US political scientist Larry Jay Diamond says that modern-day democracy consists of four key elements: (a) A political system for choosing and replacing the government through free and fair elections; (b) The active participation of the people, as citizens, in politics and civic life; (c) Protection of the human rights of all citizens, and (d) A rule of law, in which the laws and procedures apply equally to all citizens.
Using these parameters, how then can we rate “democracy” in the Philippines? Do we have all four elements present, operating in a vibrant and dynamic manner? Are our elections honest and credible? Do people — or most of them — care enough to actively participate in politics? How are we doing on protecting human rights? Is the law the same for both rich and poor?
If we cannot fully measure up to Diamond’s “standards,” how then should we grade “democracy” Philippine-style? Or maybe Diamond, a political sociologist and leading scholar in the field of democracy studies, doesn’t really know what he is talking about? This is despite being a professor of Sociology and Political Science at Stanford University, and teaching courses on democratic development, and publishing papers on foreign policy and democracy.
Perhaps another measure, an alternative to Diamond’s seemingly “technical” definition, is Lincoln’s “government of the people, by the people, for the people” in his Gettysburg Address. Incidentally, letter-writer James Langley, in a Letter to the Editor to The Washington Post published in March 31, pointed out that this was not a Lincoln “original” but was borrowed.
He noted that a book by author John Bartlett published in 1951 detailed that “in 1384, John Wycliffe wrote in the prologue to his translation of the Bible, ‘The Bible is for the Government of the People, by the People, and for the People.’” Langley also noted that Bartlett cited Theodore Parker using this phraseology in a sermon in Boston’s Music Hall on July 4, 1858.
Lincoln’s law partner William H. Herndon, happened to be in Boston at the time and returned to their law firm in Springfield, Illinois with some of Parker’s sermons and addresses. Herndon, in turn, had claimed “that Lincoln marked with pencil the portion of the Music Hall address ‘Democracy is direct self-government, over all the people, by all the people, for all the people.’”
From where I sit today, either “standard,” Diamond’s or Lincoln’s, do not appear to apply to Philippine-style democracy, where authority is still prone to abuse; where power can be wielded whimsically; and where people tend to prioritize self over community, vested over national interest, and personal over common or public good.
People have been dying on our streets, many gunned down either by policemen or unknown assailants, or were victims of crime. Even our policemen have had their share of the dead. Soldiers have likewise perished in places like Marawi, believing they were defending our democratic way of life. There seems to be no end to the bloodshed.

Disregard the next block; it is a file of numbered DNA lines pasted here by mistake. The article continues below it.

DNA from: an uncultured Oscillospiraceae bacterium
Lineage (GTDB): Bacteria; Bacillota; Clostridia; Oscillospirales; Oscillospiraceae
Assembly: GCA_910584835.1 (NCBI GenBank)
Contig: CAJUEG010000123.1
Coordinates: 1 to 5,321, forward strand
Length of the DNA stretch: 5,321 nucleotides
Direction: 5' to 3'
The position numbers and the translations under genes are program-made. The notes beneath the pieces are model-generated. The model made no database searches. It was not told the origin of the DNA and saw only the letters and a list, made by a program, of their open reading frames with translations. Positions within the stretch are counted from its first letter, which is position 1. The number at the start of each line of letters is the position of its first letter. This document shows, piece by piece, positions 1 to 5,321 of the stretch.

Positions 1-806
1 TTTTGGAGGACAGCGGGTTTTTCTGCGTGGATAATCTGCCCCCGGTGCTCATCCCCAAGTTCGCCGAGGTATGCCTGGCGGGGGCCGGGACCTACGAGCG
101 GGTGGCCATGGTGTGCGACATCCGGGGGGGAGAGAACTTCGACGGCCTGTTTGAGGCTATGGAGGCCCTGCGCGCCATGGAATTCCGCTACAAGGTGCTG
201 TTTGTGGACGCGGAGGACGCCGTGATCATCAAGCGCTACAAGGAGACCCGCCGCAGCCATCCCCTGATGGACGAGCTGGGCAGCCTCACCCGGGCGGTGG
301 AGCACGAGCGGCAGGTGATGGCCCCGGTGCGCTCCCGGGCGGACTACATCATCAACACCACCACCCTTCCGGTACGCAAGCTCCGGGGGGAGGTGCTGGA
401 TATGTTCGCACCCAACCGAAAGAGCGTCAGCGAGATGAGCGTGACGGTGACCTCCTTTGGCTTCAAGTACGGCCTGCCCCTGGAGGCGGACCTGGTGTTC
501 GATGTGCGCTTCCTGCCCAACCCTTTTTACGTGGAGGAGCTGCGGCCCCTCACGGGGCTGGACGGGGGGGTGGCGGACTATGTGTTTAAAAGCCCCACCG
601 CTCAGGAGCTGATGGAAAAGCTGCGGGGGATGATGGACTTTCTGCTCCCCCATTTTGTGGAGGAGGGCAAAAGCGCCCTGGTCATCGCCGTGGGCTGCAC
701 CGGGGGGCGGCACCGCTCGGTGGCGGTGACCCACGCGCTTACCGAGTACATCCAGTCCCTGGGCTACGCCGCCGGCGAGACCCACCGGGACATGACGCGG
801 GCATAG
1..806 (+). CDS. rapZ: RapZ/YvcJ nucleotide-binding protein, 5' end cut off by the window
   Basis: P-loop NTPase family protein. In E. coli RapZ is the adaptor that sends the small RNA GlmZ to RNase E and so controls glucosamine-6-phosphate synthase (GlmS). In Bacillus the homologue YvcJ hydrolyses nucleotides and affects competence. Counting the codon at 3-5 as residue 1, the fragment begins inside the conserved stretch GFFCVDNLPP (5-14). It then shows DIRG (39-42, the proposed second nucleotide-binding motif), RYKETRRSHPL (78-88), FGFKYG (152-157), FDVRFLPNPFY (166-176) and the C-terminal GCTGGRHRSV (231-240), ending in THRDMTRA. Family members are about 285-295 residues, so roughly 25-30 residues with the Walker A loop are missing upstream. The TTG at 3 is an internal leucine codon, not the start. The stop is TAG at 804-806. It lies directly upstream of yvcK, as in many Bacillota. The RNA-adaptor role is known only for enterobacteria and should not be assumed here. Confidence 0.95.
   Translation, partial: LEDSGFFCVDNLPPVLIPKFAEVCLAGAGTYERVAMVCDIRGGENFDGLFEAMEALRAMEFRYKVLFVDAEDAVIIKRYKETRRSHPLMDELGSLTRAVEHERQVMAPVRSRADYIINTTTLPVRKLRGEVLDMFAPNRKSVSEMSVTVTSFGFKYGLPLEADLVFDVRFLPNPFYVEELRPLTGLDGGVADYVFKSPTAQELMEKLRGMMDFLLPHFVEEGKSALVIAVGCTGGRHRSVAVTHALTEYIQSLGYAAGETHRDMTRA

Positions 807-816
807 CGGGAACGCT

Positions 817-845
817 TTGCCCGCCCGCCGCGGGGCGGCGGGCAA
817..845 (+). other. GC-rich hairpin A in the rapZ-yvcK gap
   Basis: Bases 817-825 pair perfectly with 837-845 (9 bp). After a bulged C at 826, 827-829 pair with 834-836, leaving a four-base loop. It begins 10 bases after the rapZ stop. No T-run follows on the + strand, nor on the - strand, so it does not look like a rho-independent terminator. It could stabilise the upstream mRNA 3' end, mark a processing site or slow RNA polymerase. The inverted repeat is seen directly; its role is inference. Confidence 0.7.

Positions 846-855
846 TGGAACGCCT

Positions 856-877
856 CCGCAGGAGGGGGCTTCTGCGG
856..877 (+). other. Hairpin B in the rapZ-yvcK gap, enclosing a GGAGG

And Congress, in pursuit of what it believes to be right and proper, chooses to deny an appropriate and suitable budget to three government agencies as it approves the national budget for 2018. And while these three state offices are perhaps relative unknowns to most of us, and while such denial appears ministerial and more an attempt to send a “message,” it also conveys a number of wrong signals.
There is no denying Congress’ power of the purse. But, how this power is wielded, whether effectively or otherwise, also indicates our level of political maturity.
As things are, what recent events have unveiled are the vulnerabilities of Philippine-style democracy, and how actions of the elected few may not always reflect nor protect the interests of their voters.
Perhaps it is time that we stop kidding ourselves with delusions of democracy, or of achieving greatness as a nation within our lifetimes or that of our children and grandchildren. At best, what we have is a nominal form of democracy that simply goes through the motions of pretending that ours is a “government of the people, by the people, for the people.”
We periodically troop to the polls to “elect” leaders, despite the seemingly lack of choices, primarily to legitimize the grant of “authority” to a select few, who will decide for us on matters of state and governance, even if their decisions do not necessarily reflect the desires and the aspirations of the very people who legitimized their hold on power.
The public in general is rarely consulted in matters of state, and in crafting laws, only the select few with vested interests and access to power get to voice their sentiments and ventilate their concerns — at least in manner that they can be attended to. For the rest of us, however, our leaders will just have to decide for us, whether we like it or not.
Sadly, one gets the sense that our “democratic” institutions and our governments, our laws, are inconsistent and barely stand the test of time. Administrations change, and so do voters, and institutions and laws change along with them. And, not always for the better. Hope remains, of course. For nothing is impossible. But when true and lasting change for the better will occur, one can only guess.
We have been a republic since 1898, with next year marking our 120th anniversary as an “independent” nation. One would think that after 120 years of nationhood, that we would have learned our lessons. And yet, it seems, we have learned little from the past, as we keep repeating mistakes. Governments change, voters change, but our mistakes have been the same.
Marvin A. Tort is a former managing editor of BusinessWorld, and a former chairman of the Philippines Press Council.